Use this URL to cite or link to this record in EThOS: http://ethos.bl.uk/OrderDetails.do?uin=uk.bl.ethos.573400
Title: The school environment and children’s school-time physical activity
Author: Griew, Pippa
Awarding Body: University of Bristol
Current Institution: University of Bristol
Date of Award: 2012
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Abstract:
Background & study aims: Physical activity during childhood is associated with health benefits across the life course. The school setting is important for children's physical activity, yet we do not know whether the school a child attends is related to their sedentary and moderate-to-vigorous physical activity. This study aims to assess: (1) patterns in sedentary-time and MVPA during school-time, (2) the extent to which these vary between schools and, (3) which characteristics of the school physical and social environment are related to children's sedentary-time and MVPA at school. Methods: Participants were 707 children (boys n=340) aged 10-11 years old from 17 schools in Bristol, UK recruited between September 2006 - July 2008 as part of the PEACH project (Personal and Environmental Associations with Children's Health). The percentage of time spent sedentary «100cpm) and in MVPA (~2000cpm) during lesson and free-time at school were assessed for boys and girls with Actigraph accelerometers. Perceptions of peer, teacher and school support for physical activity were assessed via a computerised questionnaire, a school grounds survey was conducted to assess the school physical environment and weather variables were recorded at each school. Between school differences in children's physical activity and associations with school environment characteristics were investigated using multilevel analysis (MLwin 2.22). Results: Children spent an average of 8% (32 (SO 14) minutes) of school time in MVPA and 65% (250 (SO 31) minutes) sedentary. Boys were significantly more active and less sedentary than girls over the total school day. These gender differences were greatest during free-time with boys achieving 43% (8 minutes) more MVPA and 27% (11 minutes) less time sedentary. Boys were least sedentary at schools with longer free-time duration (~-0.44, (SE: 0.12)), high peer support (~-3.52, (SE: 1.11)) and the least rainfall (~0.67, (SE: 0.24)) and achieved most MVPA at schools with longer free-time duration (~0.105, (SE: 0.077)), larger campus size (~0.007 (SE: 0.004)), high peer support (~2.22, (SE: 1.06)), the least rainfall (~-0.926, (SE: 0.212)) and colder temperatures (~-0.408, (SE: 0.143)). Girls were least sedentary at schools with longer lesson-time duration (~-0.16, (SE: 0.06)), high quality playground markings (~-3.06, (SE: 1.00)), high school support (~- 1.83, (SE: 0.76)), the least rainfall (~0.31, (SE: 0.12)) and highest temperatures (~-0.36, (SE: 0.12)). Girls achieved the most MVPA at school with longer lesson-time duration (~0.06 (SE: 0.03)), larger campus size (~ 0.04, (SE: 0.02)), less playground equipment (~- 0.23, (SE: 0.10)) and highest temperatures (~0.16, (SE: 0.05)). Conclusion: Opportunities to increase MVPA and reduce time spent sedentary exist within school-time, particularly for girls. Significant differences in sedentary-time and MVPA occur between schools that can largely be explained by characteristics of the school environment. Environmental modifications may, therefore, provide effective intervention. However, intervention strategies will need to consider the differing school environment characteristics associated with physical activity for boys and girls.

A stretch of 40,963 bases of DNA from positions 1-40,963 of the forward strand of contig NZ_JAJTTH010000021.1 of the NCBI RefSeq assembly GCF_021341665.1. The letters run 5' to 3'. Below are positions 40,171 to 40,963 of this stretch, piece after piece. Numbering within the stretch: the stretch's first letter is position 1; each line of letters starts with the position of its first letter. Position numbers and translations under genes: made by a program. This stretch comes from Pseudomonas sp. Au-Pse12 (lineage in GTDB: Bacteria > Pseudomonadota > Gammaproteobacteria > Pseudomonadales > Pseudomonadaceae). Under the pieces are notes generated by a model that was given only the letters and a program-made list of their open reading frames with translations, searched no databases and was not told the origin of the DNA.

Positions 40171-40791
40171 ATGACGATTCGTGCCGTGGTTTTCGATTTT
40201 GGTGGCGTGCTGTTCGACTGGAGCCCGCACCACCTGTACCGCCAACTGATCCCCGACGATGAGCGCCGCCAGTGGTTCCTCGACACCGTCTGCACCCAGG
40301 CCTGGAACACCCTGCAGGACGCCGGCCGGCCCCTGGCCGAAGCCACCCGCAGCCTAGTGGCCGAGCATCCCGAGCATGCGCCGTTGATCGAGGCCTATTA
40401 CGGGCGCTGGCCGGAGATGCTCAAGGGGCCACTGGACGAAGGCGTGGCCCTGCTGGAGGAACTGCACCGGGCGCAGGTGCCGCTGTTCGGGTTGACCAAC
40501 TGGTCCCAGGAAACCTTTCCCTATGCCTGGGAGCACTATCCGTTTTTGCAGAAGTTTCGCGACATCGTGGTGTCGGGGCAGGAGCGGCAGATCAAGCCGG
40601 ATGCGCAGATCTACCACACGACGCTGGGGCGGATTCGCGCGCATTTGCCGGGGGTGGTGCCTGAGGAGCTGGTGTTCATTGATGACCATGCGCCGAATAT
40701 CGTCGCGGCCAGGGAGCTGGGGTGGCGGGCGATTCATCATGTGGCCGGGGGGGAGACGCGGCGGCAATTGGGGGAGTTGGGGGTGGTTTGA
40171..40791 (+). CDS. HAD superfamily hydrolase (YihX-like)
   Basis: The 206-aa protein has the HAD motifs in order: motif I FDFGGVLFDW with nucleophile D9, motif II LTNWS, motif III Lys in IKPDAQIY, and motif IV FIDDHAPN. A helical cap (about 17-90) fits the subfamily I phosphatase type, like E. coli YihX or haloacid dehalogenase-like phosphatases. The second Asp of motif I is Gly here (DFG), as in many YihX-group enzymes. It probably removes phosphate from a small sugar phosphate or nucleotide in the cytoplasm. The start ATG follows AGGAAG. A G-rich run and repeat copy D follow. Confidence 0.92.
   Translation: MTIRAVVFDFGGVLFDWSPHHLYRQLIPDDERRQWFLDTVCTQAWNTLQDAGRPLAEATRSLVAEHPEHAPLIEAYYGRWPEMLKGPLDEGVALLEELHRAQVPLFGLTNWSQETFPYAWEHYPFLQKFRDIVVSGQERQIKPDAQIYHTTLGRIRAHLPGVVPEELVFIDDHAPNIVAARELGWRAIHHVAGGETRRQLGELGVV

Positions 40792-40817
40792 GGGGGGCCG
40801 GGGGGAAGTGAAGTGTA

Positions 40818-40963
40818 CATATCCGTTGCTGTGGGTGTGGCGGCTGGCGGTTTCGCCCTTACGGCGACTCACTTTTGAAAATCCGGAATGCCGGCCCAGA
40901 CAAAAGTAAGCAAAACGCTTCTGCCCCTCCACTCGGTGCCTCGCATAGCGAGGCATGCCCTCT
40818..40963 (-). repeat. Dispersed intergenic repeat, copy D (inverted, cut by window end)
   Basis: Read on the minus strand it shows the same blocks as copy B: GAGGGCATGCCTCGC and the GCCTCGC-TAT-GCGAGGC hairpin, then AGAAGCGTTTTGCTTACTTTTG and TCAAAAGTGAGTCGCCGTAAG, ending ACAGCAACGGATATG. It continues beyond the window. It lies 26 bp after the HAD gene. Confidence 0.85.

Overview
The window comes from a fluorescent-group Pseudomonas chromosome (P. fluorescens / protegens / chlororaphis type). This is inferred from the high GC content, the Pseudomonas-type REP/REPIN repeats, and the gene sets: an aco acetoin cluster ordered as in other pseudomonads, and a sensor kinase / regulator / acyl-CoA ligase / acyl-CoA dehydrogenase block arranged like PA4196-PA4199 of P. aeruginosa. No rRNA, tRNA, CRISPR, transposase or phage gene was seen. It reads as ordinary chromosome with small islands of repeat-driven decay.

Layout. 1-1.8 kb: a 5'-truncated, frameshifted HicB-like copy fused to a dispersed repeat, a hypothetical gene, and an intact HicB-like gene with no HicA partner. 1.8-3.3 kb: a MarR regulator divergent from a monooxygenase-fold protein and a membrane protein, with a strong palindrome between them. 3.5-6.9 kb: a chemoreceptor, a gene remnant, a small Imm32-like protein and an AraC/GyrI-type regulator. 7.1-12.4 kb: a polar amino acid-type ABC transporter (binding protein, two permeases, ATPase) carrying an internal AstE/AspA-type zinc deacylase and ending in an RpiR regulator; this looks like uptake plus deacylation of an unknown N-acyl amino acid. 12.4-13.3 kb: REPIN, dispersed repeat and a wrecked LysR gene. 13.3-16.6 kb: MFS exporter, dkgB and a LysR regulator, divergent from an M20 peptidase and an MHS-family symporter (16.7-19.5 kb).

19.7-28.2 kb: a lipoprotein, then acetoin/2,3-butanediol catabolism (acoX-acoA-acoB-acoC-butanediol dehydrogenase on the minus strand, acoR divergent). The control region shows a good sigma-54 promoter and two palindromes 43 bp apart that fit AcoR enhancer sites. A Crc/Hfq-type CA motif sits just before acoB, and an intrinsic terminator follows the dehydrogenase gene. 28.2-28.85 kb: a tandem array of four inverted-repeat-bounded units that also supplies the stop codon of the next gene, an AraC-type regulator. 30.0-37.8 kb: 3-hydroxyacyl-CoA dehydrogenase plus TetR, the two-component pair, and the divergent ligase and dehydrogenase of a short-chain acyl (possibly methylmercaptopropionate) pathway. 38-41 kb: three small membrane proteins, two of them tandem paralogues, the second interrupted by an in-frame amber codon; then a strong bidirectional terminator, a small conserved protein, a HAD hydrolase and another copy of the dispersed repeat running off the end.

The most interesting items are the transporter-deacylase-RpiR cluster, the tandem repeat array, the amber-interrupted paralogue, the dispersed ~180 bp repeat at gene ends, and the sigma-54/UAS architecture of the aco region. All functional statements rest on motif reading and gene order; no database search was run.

Supervisor: Not available Sponsor: Not available
Qualification Name: Thesis (Ph.D.) Qualification Level: Doctoral
EThOS ID: uk.bl.ethos.573400  DOI: Not available
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